Corn futures posted a surprisingly strong advance early Friday, with wire services citing position squaring and persistent South American weather concerns for the rise. However, the USDA Supply/Demand and Crop Production released at 11:00 AM CST forecast U.S. ending corn stocks for the 2012/13 crop year at 632 million bushels, where traders were looking for a result around 618. Spillover losses from the soybean market may also have depressed prices. That increase very likely caused the subsequent corn futures slide. March corn ended the week 1.75 cents lower, at $7.09/bushel, while December slipped 3.25 cent to $5.6425.
Soybean futures also showed signs of modest strength before the USDA released its late-morning reports Friday, then fell sharply soon thereafter. The drop was rather shocking since the USDA cut the predicted U.S. carryout and balanced an anticipated increase in Brazilian production with a reduction to its Argentine forecast. Traders were seemingly expecting a more supportive report. Whatever the cause, the Friday afternoon breakdown may hold significant negative implications for the short-term outlook. March soybeans closed 34.25 cents lower, at 14.525, Friday afternoon, while March soyoil dropped 0.42 cents to 51.44 cents/pound, while March meal plunged $15.3 to 422.3/ton.
The Friday morning wheat rally prior to the release of the widely anticipated USDA reports suggested traders were expecting bullish results. In fact, they got them, with the most outstanding figure being the surprising cut in the forecast U.S. 2012/13 carryout. The USDA left its predicted export total unchanged, but boosted the forecast for domestic feed usage. The fact that bulls could not sustain the subsequent rally suggests the market could struggle over the short term. March CBOT wheat futures settled just 0.25 cents higher, at $7.5625/bushel at the end of the Chicago session, while March KCBT wheat edged 1.25 cents lower to $7.9975, and March MGE futures fell 2.50 cents to $8.3625.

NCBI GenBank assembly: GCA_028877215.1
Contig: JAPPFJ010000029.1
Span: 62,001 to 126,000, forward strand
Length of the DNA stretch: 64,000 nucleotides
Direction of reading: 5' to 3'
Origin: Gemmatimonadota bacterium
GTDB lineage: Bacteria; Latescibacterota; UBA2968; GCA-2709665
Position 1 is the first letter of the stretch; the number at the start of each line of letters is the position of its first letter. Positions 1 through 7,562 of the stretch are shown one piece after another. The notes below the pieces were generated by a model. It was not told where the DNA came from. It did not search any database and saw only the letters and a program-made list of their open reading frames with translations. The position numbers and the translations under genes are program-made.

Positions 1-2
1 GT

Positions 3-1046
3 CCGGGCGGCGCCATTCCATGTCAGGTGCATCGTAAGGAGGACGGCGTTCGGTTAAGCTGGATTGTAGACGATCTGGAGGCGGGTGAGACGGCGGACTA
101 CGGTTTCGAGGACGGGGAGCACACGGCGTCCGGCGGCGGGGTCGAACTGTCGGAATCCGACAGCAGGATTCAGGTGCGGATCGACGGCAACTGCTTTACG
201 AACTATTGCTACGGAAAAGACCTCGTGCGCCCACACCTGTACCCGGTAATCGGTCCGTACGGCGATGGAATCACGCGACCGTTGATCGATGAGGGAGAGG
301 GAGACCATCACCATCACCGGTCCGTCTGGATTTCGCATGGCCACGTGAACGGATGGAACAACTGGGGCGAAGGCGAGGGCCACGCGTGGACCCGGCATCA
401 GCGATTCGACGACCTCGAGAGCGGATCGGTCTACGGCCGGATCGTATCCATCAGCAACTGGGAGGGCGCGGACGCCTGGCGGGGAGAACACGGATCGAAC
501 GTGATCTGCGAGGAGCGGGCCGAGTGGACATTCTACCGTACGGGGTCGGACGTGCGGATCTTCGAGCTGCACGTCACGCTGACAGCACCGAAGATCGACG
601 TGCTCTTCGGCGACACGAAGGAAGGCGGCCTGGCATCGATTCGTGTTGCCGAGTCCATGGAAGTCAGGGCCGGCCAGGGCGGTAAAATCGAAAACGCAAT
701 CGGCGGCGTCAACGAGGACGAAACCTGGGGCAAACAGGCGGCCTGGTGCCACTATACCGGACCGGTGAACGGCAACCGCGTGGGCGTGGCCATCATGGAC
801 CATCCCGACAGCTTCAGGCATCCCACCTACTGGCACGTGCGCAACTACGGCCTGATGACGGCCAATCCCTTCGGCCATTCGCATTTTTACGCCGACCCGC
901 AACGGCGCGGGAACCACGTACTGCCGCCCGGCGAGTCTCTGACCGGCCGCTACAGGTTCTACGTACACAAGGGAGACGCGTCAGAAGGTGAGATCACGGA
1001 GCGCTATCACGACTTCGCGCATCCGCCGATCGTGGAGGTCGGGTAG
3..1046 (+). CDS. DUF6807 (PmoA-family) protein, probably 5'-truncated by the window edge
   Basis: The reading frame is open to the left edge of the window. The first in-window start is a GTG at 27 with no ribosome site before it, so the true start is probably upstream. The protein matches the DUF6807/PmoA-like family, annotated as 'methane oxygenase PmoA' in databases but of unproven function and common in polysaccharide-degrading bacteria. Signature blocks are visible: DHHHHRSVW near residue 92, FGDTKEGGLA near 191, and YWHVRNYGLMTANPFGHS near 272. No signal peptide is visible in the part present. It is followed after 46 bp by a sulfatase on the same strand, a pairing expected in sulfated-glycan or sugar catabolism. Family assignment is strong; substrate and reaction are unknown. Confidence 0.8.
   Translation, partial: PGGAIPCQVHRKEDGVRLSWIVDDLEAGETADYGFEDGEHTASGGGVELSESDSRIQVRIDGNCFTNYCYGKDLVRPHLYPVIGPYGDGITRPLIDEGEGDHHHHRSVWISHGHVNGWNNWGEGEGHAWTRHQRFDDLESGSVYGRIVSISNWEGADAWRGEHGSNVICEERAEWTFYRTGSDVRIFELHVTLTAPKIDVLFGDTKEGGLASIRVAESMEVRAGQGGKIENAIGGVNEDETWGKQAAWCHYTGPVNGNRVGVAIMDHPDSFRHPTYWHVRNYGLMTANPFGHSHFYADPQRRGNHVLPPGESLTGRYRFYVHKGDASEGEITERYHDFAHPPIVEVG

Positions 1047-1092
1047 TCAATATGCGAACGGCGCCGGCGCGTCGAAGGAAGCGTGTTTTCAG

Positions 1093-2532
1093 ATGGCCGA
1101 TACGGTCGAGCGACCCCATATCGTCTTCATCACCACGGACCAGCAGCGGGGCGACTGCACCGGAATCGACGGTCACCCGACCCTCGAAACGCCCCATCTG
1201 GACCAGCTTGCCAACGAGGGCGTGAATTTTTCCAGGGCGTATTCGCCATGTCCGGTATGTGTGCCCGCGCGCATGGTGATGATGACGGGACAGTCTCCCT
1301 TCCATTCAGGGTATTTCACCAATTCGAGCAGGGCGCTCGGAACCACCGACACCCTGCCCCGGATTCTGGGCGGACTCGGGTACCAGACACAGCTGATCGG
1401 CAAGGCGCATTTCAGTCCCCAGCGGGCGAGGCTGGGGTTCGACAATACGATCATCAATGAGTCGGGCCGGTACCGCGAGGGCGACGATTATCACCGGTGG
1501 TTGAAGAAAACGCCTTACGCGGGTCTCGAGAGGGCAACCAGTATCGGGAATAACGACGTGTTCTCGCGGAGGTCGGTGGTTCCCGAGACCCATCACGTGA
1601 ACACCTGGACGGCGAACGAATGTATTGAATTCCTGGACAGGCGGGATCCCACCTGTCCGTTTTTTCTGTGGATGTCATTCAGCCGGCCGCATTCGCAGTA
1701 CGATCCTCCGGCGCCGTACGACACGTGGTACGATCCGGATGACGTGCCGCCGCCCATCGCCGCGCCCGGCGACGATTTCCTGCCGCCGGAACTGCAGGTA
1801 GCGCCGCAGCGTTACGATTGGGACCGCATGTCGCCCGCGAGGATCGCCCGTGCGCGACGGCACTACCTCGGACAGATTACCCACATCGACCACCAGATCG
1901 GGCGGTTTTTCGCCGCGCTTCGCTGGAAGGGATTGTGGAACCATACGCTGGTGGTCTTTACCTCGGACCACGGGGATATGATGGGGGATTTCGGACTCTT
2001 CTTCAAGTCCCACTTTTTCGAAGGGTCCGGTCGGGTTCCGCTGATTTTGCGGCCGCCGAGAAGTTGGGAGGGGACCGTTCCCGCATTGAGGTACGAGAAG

Cattle futures proved generally weak early Friday morning, then accelerated downward. Many in the cattle industry were probably expecting a cash market advance, so news that Great Plains feedlots were selling their animals at prices steady to slightly below the quotes seen last week very likely sparked the midday drop. Persistently weak beef quotes may have undermined bullish confidence as well. April cattle had fallen 1.40 cents to 130.12 cents/pound at the Friday afternoon close, while August dropped 1.13 cents to 126.47. Meanwhile, March feeder cattle dove 2.20 cents to 145.00 cents/pound, and August tumbled 2.25 cents to 156.70.
Hog futures proved generally weak in late-week trading. The fact that the CME lean hog index will probably continue its recent advance next Monday probably supported the expiring February contract somewhat, but recent cash and wholesale price losses suggest short-term prospects are not very promising. The ongoing drop in cattle cannot be boosting hog industry confidence either. April hogs had dipped 0.52 cents to 86.45 cents/pound as the closing bell rang, while June inched 0.10 cents lower to 94.50.